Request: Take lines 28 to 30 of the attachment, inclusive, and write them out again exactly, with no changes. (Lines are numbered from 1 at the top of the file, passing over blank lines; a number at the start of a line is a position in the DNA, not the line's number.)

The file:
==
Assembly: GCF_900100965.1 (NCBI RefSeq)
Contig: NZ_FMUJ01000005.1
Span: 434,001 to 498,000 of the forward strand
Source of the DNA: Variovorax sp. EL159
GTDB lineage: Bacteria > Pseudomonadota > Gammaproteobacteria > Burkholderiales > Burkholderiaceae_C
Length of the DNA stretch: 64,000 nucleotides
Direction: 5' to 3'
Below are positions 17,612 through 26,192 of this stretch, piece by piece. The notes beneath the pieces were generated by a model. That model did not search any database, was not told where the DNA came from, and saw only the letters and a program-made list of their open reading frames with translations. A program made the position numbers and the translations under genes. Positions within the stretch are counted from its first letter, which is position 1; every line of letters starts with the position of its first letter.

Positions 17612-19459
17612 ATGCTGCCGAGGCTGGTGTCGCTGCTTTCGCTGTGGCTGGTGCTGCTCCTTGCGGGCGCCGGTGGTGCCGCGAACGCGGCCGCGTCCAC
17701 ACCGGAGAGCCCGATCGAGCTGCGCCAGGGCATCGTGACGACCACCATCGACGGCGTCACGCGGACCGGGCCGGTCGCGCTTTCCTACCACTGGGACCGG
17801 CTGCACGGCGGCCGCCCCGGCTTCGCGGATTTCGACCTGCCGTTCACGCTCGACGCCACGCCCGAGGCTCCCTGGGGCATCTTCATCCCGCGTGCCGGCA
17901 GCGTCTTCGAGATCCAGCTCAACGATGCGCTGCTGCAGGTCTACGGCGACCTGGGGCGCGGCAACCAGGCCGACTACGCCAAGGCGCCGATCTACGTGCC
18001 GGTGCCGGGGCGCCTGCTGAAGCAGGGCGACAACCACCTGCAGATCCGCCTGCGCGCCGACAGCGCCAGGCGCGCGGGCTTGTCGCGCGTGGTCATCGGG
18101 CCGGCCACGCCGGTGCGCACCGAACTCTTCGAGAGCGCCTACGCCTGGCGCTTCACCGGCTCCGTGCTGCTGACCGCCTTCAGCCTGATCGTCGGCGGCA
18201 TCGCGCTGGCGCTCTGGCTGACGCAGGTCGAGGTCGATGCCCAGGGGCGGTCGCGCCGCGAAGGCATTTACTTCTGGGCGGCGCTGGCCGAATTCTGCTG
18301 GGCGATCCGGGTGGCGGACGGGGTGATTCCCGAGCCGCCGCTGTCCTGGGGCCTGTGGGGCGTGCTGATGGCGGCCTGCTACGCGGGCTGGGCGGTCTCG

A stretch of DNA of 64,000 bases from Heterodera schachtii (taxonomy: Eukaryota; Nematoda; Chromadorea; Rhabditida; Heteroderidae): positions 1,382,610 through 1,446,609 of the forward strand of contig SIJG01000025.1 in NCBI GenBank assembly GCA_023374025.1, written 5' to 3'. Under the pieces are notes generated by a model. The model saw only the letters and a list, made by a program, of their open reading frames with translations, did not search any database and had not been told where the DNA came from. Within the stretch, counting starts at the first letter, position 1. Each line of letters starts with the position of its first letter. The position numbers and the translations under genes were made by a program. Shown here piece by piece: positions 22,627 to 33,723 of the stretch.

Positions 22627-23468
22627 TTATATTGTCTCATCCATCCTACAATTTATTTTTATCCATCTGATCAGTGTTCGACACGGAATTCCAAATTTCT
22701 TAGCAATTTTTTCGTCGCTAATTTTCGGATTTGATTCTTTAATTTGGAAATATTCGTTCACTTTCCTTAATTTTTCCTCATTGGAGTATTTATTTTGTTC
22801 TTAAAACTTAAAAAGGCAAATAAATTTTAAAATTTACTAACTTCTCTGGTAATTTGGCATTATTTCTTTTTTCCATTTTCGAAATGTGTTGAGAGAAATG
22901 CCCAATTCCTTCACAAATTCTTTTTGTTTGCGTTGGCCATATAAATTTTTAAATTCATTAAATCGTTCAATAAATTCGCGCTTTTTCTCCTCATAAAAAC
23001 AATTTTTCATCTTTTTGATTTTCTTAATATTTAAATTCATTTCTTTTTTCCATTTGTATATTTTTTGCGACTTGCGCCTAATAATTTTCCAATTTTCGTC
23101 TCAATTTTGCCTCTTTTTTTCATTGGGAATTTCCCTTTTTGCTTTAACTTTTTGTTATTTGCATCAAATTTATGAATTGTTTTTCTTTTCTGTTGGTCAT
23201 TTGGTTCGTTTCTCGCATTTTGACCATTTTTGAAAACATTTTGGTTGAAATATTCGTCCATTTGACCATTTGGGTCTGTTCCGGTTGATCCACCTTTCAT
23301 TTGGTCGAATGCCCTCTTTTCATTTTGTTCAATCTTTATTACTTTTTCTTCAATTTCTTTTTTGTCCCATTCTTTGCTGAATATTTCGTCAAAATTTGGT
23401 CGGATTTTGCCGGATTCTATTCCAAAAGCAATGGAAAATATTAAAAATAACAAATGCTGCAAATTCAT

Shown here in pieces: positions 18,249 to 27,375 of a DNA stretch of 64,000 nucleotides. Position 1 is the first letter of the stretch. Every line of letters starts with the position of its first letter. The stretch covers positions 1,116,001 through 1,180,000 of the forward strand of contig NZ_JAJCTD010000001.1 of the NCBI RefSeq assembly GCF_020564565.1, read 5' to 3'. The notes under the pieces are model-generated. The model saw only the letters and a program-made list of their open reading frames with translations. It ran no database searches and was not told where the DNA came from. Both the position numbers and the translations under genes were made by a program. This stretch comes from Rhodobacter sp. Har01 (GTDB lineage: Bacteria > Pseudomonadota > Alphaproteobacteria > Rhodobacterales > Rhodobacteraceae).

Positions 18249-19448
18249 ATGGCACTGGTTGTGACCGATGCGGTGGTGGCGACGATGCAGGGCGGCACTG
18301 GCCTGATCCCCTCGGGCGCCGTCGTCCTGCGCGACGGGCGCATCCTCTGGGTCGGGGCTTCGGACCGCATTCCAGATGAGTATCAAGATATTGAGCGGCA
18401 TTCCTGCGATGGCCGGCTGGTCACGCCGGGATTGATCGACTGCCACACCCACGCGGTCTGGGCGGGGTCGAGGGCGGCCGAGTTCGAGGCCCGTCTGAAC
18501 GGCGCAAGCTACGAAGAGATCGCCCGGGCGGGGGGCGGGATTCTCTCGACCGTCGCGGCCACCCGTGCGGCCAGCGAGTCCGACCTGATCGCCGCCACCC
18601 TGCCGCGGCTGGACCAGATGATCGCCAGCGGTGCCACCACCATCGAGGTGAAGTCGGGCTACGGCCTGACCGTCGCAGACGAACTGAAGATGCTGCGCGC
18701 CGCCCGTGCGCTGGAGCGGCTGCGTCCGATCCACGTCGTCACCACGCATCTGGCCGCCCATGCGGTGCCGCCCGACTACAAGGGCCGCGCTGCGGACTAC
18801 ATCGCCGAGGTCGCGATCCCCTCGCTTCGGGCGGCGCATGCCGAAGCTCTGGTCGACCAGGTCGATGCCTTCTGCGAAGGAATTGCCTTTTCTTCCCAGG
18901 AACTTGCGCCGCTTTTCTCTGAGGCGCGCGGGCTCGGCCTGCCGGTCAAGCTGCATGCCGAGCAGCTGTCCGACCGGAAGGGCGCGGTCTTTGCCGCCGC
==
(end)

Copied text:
23401 CGGATTTTGCCGGATTCTATTCCAAAAGCAATGGAAAATATTAAAAATAACAAATGCTGCAAATTCAT

Shown here in pieces: positions 18,249 to 27,375 of a DNA stretch of 64,000 nucleotides. Position 1 is the first letter of the stretch. Every line of letters starts with the position of its first letter. The stretch covers positions 1,116,001 through 1,180,000 of the forward strand of contig NZ_JAJCTD010000001.1 of the NCBI RefSeq assembly GCF_020564565.1, read 5' to 3'. The notes under the pieces are model-generated. The model saw only the letters and a program-made list of their open reading frames with translations. It ran no database searches and was not told where the DNA came from. Both the position numbers and the translations under genes were made by a program. This stretch comes from Rhodobacter sp. Har01 (GTDB lineage: Bacteria > Pseudomonadota > Alphaproteobacteria > Rhodobacterales > Rhodobacteraceae).

Positions 18249-19448